will is subjected and controlled by the will of another. He submits but does not consent.”
– George Fitzhugh, Revolutions of ’76 and ’61, page: 4, 1867

“Nothing has been so difficult and nothing so rare, in the annals of nations, as successful changes
in the form of government, brought about by the people governed. Rome, by the issue of the single
battle of Pharsalia, destroyed her Republic, but she never succeeded in establishing any other
stable, quiet, peaceful form of government in its stead. The Empire was kept alive by continual
successful coup (Petals or military usurpations. Royalty to this day has never flourished in Italy. All
the attachments and remin-iscences of her people are republican; and it is quite doubtful, whether
stable hereditary monarchy will even succeed there. So in Greece, since the days of her renowned
Republics, nothing has existed worthy of being called a government. France has now been trying
for more than three-fourths of a century to change her form of government, and has shed oceans
of blood in the attempt; yet no one believes that she has supplanted the indifferent government of the
Bourbons by anything fixed, stable or permanent. The government of Louis Napoleon, is his government,
not a French government, and expires with Louis Napoleon; his is a usurpative military eminently
parental, despotism; professedly an elective monarchy. When he dies, some one else, following
his example, will usurp the scepter-of Empire, and probably go through the pageant of election.”
– George Fitzhugh, Monarchy in America, page: 2, 1867

“Each State is a fully organized nationality; and is, and must continue to be a nation so long as it
has the parts, structure, organism and functions that belong to nationality. The old States grew up
into separate nationalities long before we had a federal government, and the new States, under
the protection of that government, have grown up in the same way. State rights result from State
organizations, not from constitutional grants, or inhibitions. These rights will remain, substantially
intact, until all of the States are fused into a common mass, and make one people and one nation,
as England, Ireland and Scotland have been. All institutions have an esprit de corps; are not only jealous
of their own rights, but even disposed, and endeavoring to encroach on the rights of others, and thus
to widen the limits of their power. Yet it is the rivalry, antagonism and warring discord of institutions
that preserve national life and progress. For, “All nature’s difference, keeps all nature’s peace.”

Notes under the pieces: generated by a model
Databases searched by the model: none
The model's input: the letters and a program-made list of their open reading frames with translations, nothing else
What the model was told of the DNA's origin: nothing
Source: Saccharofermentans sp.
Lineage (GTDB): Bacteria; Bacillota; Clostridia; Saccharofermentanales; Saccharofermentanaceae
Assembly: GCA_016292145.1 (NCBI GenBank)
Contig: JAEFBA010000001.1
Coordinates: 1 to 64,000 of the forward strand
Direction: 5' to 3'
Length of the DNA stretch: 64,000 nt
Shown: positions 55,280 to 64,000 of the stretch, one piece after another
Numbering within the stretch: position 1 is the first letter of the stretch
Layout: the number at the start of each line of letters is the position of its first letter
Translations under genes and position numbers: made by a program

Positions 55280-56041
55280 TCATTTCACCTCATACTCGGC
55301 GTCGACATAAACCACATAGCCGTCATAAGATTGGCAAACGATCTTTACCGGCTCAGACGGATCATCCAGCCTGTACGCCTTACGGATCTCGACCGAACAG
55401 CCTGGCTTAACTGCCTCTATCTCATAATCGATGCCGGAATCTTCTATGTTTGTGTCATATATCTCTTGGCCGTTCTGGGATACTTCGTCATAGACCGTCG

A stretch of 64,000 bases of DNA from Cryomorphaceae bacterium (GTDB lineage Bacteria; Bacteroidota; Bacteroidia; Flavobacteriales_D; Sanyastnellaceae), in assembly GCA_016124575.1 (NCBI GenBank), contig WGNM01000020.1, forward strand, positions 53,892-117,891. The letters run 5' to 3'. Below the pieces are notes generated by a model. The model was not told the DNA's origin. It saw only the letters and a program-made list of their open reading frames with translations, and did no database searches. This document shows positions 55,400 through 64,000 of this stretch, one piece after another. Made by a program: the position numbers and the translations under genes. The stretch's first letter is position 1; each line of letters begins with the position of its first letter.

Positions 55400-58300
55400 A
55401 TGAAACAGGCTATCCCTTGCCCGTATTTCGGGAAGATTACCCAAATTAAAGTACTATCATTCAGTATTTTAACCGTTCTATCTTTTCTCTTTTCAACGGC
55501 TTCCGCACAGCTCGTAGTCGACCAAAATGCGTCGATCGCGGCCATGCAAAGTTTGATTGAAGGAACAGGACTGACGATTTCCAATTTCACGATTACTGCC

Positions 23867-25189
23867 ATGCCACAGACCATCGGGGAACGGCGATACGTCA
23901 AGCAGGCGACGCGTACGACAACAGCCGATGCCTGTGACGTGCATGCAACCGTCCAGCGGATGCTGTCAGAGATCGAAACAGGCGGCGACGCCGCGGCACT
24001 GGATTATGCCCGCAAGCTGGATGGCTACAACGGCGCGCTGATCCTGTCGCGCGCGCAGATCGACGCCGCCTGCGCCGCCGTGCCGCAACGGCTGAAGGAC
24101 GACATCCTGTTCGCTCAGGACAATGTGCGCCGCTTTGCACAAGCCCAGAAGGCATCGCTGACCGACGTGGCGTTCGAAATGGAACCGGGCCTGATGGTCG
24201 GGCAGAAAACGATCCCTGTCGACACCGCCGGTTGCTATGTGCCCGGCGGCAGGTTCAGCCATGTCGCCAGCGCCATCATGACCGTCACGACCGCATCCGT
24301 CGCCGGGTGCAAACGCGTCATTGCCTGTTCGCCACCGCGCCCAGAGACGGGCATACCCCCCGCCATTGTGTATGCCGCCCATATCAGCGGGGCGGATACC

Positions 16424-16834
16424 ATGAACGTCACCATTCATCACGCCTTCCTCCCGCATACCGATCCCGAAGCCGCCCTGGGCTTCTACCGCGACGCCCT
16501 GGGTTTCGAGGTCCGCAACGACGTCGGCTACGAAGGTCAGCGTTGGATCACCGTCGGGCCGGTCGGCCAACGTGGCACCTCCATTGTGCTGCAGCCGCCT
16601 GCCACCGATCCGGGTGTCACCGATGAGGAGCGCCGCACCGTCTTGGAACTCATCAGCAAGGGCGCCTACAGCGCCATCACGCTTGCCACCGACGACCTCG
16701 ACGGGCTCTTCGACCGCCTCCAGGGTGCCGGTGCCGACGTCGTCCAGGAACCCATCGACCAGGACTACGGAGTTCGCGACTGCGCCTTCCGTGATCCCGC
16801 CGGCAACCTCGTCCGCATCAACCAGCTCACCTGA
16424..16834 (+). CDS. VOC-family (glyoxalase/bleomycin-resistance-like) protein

– George Fitzhugh, Monarchy in America, page: 3, 1867

“The government of every country is bound to take care of all its citizens or subjects, from
the results of the industry of all. To punish idleness is the first and most incumbent duty of
government; and the punishment should be severe enough to prevent or correct the evil.”
– George Fitzhugh, What’s to be done with the free Negroes?, page: 2, 1866

“We don’t think representative government is an English discovery. We believe all government is, or should be,
representative. We think the father and husband the only natural, proper and reliable representative of his wife
and children-appointed by nature, not elected by wife and children. We believe the master to be the natural, and
only safe and reliable representative of his slaves the lord or baron the representative of his serfs and vassals-the
Roman senator or patrician the representative of his clients, freedmen and slaves-and the king or emperor the
representative of all his subjects. We believe that equals never did, and never will, honestly and fairly represent their
equals; for equals are competitors, rivals and enemies, struggling to advance themselves by injuring each other.”
– George Fitzhugh, History of the Origin of Representative Government in Europe, page: 4, 1866

“The king, the nobility and clergy, honestly and fairly represent the interests of the laboring classes of England; but
the House of Commons, emanating from that class, is its dire enemy, and only represents the bankers, farmers,
landlords and other capitalists of the nation. The House of Commons preceded by a century pauperism in England.
But for that house, there never would save been pauperism there-for king, lords and clergymen would have extended
equal protection to all, and never suffered a parcel of roguish commoners to have grown fat by despoiling their
equals, the laboring class. The French Revolution of ’93 brought about the same result there. The shopkeepers
and petty landholders, bankers and other capitalists, were put in power. The bourgeoise were substituted for king,
bishops and nobility-the wolves for the lions-the natural friends, parents and protectors of the people for their mean,